James Cleverly: MP for Braintree appointed new education secretary


James Cleverly, the new education secretary, said he was keen to work with the sector to “realize people’s potential”.

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After the resignation of a wave of junior ministers, the Department of Education underwent rapid change, leaving unfinished business, including the passing of the Schools Bill at report stage, decisions on the teachers’ remuneration and the conclusion of the green paper on special educational needs.

So, does Cleverly measure up?

Here’s everything you need to know about him.

What did James Cleverly say about his new role?

In a statement following his appointment to the post, he said: “As someone whose grandfather was a teacher and whose children are currently in the education system, I am incredibly passionate about education and proud to be appointed Secretary of State.

There is “a huge amount of work to be done”, he added, on everything from childcare and impending GCSE and A-Level results to schools white paper and T-Levels.

“I look forward to engaging with our brilliant nurseries, social workers, schools, colleges, universities and all staff working in these sectors to realize the potential of people – whatever their background or wherever they come from. “, did he declare.

James Cleverly arriving at the Cabinet Office in Whitehall in March 2020 (Photo: DANIEL LEAL/AFP via Getty Images)

Who is he?

Cleverly has been MP for Braintree in Essex since 2015 and was also Conservative Party Co-Chairman alongside Ben Elliot from 2019-2020, and London Assembly Member for Bexley and Bromley from 2008-2016.

He was born in Lewisham in 1969 and received a private education at Riverston School and Colfe’s School, both in London.

After school, Cleverly completed military training, which was cut short in 1989 due to a leg injury. Later, he graduated from the University of Thames Valley (now the University of West London) with a bachelor’s degree in hotel management.

In 2010, in response to Liberal Democrat Deputy Leader Simon Hughes’ suggestion that backbench MPs should have the power to veto coalition policy, Cleverly posted a tweet in which he called Hughes an “asshole”.

“We may be coalition partners, but that doesn’t stop me from thinking Simon Hughes is a jerk,” he said. He then apologized.

Cleverly married Susannah Sparks in 2000, and the couple have two sons. In 2019 he allegedly damaged another driver’s car while driving on the M11; according to the other driver, Cleverly was using his phone while speeding.

What is his electoral record?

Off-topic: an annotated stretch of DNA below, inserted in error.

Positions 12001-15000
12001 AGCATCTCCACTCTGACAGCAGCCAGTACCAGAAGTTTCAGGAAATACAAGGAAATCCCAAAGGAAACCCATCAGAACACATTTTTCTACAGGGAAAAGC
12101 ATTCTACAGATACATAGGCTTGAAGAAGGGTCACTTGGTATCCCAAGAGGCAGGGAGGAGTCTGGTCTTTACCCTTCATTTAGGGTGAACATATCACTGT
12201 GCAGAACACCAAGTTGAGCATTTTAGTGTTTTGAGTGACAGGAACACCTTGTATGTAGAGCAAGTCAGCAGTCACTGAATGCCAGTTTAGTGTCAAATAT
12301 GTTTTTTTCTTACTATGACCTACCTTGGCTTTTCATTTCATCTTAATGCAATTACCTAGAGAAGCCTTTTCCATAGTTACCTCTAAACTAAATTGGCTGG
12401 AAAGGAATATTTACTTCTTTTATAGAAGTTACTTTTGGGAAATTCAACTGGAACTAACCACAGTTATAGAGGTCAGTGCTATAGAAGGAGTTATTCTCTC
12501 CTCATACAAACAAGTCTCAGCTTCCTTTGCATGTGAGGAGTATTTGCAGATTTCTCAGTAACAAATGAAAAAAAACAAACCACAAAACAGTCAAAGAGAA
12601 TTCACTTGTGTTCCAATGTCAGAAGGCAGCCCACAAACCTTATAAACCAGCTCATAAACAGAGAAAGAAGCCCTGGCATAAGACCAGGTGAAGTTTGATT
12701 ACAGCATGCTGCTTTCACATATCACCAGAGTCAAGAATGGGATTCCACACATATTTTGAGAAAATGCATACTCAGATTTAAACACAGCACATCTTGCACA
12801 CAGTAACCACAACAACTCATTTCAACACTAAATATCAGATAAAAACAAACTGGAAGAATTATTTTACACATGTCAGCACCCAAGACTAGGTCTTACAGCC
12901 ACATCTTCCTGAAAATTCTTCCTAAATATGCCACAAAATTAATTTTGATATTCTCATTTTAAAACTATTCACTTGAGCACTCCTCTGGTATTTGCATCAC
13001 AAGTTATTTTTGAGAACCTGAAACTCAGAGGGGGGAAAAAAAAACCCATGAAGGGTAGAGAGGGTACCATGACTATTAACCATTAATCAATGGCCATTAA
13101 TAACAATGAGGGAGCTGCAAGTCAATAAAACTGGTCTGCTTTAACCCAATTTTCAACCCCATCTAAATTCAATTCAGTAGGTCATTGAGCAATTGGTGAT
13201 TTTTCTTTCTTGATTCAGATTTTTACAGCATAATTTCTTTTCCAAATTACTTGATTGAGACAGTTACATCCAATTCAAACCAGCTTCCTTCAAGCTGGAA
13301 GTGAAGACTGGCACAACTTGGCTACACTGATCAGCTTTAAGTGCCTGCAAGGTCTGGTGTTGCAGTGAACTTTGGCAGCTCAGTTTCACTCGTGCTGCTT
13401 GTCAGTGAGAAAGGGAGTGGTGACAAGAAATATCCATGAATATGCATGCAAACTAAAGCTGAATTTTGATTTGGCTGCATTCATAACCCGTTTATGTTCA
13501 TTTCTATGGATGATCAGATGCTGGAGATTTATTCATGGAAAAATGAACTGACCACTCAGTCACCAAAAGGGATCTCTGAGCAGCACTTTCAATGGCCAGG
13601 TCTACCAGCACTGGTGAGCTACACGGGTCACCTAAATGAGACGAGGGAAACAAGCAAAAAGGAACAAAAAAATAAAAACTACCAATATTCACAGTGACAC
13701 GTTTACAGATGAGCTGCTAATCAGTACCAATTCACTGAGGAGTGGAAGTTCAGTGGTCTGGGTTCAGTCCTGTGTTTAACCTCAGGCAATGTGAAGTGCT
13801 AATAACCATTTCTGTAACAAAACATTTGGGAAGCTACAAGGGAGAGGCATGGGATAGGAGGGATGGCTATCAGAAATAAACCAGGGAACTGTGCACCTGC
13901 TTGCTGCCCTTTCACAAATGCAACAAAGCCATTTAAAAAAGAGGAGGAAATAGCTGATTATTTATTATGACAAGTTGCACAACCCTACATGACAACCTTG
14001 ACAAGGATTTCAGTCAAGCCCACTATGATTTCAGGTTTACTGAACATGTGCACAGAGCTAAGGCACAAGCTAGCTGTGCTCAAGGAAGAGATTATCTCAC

The Labor Party proposed an amendment in parliament in 2016 requiring private landlords to make their properties “suitable for human habitation”, but they were unsuccessful.

Cleverly was one of 72 Tory MPs who opposed the amendment and who also personally made money from renting properties, according to the Register of Interests kept by Parliament.

James Cleverly and Health Secretary Matt Hancock leave 10 Downing Street in 2019 (Photo: Jeff J Mitchell/Getty Images)

In the same year, Cleverly was asked to step down as patron of the south-east England-based charity Advocacy for All.

Because he had voted to cut Employment and Support Allowance (the benefit paid to disabled people unable to work), the charity decided he was no longer qualified for the job.

In 2018, Cleverly defended Conservative London mayoral candidate Shaun Bailey against accusations he made anti-Hindu and anti-Islamic remarks in a pamphlet that also claimed young black men were becoming increasingly more involved in crime after learning more about religions. than “their own Christian culture”.

In 2019, Cleverly posted a video on social media in which he incorrectly identified William Wilberforce, an independent MP and anti-slavery campaigner, as a “conservative”.

Will he run for the head of the Conservatives?

As he left Downing Street on Thursday July 7, Cleverly ignored questions from the media about whether he would run for the lead.

Cleverly told Sky News: “I put myself out there last time, I don’t regret it, I really enjoyed it.

“As you know, my wife has gone through cancer treatment and while it’s progressing, well, it’s not over. It’s not the right time for me.

Asked if it was tenable for someone who has voiced his criticism of Johnson to become the next Prime Minister, he told BBC Breakfast: ‘Anyone who comes forward, we will have to explain the reason for doing what they did and my colleagues will judge.

“Some people will, I’m sure, want to support someone who has remained in the Prime Minister’s team for the past few days and there will be others who may want to support someone who has criticized the Prime Minister. minister.”

He told Times Radio: “He said he would stay until the process is complete, he hasn’t set a timeline on that.

“The timetable for this will be set by the 1922 committee in terms of the parliamentary stadium and by the Conservative party in terms of the party stadium.”


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